Your Turkey Trot Shouldn’t Knock You Down

Your Turkey Trot Shouldn’t Knock You Down - Running GroupFotolia 78343092 M

With Thanksgiving only one week away, many people are laced up for their annual “Turkey Trot” race.  Many of those taking part will develop severe foot pain after the race, a pain called plantar fasciitis.

Your Turkey Trot Shouldn’t Knock You Down - Running GroupFotolia 78343092 M

Plantar fasciitis is generally considered an overuse syndrome of the “plantar fascia” and is a common problem in the foot.  The plantar fascia is a thick, fibrous, connective tissue in the bottom of the foot that spans the length of the foot from the heel and fanning out to the toes.  Approximately 1 in 10 individuals will experience plantar fasciitis with the most common age group being 45-64-year-old individuals.

Risk factors for developing plantar fasciitis include obesity, decreased dorsiflexion range of motion, and excess time spent on your feet.  The strongest predictor of this ailment is dorsiflexion range of motion – or your ability to lift your foot towards your shin – nearly 25% of those people with limited dorsiflexion motion will develop this condition.  Do you often these those ads for shoe insets to change pressure on your foot?  Research has shown NO correlation between abnormal foot posture and the development of plantar fasciitis.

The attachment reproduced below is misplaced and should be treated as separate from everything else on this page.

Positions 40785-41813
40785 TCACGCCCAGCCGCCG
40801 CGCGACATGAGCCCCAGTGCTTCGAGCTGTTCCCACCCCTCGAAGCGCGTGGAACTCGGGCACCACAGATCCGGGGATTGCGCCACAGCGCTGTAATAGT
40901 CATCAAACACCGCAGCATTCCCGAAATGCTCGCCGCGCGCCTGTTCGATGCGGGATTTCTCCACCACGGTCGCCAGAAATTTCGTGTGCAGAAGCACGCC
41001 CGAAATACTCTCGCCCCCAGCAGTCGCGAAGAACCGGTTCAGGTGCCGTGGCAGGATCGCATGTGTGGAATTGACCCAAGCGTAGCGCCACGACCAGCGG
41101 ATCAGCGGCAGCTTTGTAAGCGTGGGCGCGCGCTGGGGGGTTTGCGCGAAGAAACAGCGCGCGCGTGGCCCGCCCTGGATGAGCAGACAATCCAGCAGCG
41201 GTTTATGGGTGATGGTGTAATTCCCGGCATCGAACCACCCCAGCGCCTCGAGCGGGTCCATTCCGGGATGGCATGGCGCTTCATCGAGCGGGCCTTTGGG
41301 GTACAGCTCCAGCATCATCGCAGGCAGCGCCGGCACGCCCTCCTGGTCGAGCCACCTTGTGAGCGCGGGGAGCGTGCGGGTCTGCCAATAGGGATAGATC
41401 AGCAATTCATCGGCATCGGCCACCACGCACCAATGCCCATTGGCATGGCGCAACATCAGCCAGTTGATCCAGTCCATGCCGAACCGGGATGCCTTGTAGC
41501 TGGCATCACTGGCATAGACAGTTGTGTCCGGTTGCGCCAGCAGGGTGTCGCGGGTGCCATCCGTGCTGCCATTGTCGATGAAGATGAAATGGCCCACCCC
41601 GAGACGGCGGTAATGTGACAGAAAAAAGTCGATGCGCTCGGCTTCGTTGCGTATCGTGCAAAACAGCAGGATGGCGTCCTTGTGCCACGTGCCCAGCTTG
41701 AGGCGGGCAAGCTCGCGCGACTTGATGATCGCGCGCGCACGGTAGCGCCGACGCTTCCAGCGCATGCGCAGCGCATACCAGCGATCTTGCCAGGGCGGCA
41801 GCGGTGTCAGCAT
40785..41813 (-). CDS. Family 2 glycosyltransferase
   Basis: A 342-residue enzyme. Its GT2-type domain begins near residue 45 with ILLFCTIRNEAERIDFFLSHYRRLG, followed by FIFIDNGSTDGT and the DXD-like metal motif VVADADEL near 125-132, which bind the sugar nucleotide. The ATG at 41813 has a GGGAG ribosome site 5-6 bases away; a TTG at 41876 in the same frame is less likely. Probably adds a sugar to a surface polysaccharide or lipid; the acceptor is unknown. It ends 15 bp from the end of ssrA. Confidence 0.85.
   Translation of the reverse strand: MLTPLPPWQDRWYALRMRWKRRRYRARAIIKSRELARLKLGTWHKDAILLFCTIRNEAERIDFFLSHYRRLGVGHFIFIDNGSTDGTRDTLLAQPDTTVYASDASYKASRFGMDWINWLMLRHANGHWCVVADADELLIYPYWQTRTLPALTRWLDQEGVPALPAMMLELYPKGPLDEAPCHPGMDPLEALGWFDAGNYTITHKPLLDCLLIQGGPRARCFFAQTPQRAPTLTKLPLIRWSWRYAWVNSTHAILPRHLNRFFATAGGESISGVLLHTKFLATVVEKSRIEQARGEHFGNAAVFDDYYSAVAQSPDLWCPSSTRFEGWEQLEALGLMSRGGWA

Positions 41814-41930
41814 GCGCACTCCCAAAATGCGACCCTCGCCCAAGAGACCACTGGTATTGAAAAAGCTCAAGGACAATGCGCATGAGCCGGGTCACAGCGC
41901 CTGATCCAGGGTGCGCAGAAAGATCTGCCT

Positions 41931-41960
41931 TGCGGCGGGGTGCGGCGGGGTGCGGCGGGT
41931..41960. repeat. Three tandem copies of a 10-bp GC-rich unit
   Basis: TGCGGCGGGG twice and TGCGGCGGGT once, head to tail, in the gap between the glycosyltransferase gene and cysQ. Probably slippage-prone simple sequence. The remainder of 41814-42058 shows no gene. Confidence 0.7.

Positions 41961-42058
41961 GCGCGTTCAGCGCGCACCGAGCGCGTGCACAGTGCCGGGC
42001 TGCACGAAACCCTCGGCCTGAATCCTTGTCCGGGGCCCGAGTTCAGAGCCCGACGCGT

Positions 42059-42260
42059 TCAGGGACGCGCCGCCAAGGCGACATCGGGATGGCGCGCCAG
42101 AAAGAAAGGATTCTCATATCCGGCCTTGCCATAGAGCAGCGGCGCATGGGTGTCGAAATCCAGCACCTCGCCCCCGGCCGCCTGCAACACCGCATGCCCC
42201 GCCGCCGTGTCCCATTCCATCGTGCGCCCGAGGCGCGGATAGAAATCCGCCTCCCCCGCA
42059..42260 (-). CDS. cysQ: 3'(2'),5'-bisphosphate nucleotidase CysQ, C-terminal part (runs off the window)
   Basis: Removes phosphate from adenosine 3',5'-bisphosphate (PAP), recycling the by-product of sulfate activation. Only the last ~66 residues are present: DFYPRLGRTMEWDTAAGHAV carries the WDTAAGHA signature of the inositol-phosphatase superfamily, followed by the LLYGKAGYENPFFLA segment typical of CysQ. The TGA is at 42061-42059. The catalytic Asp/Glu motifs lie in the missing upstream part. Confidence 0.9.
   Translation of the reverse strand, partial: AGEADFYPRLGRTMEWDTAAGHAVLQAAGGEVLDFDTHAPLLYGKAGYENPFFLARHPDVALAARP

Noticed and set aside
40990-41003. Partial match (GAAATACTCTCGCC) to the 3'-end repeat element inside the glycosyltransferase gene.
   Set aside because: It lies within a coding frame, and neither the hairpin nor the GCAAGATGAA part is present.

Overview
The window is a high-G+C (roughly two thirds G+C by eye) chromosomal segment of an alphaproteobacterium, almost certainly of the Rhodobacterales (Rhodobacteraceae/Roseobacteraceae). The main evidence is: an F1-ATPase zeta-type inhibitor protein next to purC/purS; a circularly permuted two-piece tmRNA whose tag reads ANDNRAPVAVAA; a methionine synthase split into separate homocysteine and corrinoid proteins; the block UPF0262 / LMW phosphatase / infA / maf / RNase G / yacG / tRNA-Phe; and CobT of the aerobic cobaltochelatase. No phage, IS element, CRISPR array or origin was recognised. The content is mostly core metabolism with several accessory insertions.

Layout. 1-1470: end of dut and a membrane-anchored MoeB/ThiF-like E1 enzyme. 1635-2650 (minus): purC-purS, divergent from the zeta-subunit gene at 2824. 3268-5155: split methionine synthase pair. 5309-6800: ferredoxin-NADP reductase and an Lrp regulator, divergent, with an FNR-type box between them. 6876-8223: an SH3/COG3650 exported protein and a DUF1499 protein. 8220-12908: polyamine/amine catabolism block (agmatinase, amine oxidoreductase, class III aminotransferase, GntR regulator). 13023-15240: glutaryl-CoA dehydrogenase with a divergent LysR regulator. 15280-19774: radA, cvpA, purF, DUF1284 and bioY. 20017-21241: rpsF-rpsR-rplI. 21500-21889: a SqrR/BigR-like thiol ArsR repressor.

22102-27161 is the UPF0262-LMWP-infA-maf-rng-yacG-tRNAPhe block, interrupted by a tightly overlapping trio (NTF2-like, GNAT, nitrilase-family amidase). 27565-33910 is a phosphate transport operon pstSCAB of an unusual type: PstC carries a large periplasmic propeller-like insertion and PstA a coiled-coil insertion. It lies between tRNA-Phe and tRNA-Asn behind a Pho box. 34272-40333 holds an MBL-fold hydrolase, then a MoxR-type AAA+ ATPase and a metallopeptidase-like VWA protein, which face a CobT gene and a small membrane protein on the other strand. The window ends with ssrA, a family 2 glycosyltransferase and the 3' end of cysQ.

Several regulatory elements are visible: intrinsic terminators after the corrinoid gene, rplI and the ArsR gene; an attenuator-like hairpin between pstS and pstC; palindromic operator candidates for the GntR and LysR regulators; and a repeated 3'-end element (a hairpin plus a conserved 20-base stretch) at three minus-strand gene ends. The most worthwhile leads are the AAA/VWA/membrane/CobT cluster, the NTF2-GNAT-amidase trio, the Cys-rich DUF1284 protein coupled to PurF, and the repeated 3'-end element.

Key signs of plantar fasciitis include pain of gradual onset, pain with first step in the morning, and pain with pressure on the medial heel.

Physical Therapy is a commonly used to alleviate symptoms of plantar fasciitis.  A treatment for plantar fasciitis usually consists of manual therapy directed at remodeling the tendon via transverse friction massage and myofascial release.   Due the attachments between the plantar fascia and Achilles tendon, treatment of the calf as well and ankle range of motion is equally important.  Therapeutic exercise’s will involve stretching of the plantar fascia, stretching of the calf, joint mobilization of the ankle, and strengthening of the foot’s arch, as well as strengthening of the hip and knee.

Do you need help fix your trot?  Inquire about physical therapy by Clicking Here!

Andrew Vertson

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